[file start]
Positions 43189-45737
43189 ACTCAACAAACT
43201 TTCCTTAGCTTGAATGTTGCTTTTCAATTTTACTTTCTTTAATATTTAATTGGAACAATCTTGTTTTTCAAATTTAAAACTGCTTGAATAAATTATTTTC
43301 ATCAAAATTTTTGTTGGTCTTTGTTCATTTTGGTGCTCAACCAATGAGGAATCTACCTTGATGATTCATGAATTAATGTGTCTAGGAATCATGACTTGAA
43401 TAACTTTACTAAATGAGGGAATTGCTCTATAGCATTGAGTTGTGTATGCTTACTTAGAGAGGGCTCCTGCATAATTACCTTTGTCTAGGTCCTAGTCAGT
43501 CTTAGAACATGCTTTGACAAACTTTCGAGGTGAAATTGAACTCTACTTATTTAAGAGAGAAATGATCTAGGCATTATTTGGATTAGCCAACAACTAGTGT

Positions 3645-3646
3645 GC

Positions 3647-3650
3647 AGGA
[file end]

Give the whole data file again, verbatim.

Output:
Positions 43189-45737
43189 ACTCAACAAACT
43201 TTCCTTAGCTTGAATGTTGCTTTTCAATTTTACTTTCTTTAATATTTAATTGGAACAATCTTGTTTTTCAAATTTAAAACTGCTTGAATAAATTATTTTC
43301 ATCAAAATTTTTGTTGGTCTTTGTTCATTTTGGTGCTCAACCAATGAGGAATCTACCTTGATGATTCATGAATTAATGTGTCTAGGAATCATGACTTGAA
43401 TAACTTTACTAAATGAGGGAATTGCTCTATAGCATTGAGTTGTGTATGCTTACTTAGAGAGGGCTCCTGCATAATTACCTTTGTCTAGGTCCTAGTCAGT
43501 CTTAGAACATGCTTTGACAAACTTTCGAGGTGAAATTGAACTCTACTTATTTAAGAGAGAAATGATCTAGGCATTATTTGGATTAGCCAACAACTAGTGT

Positions 3645-3646
3645 GC

Positions 3647-3650
3647 AGGA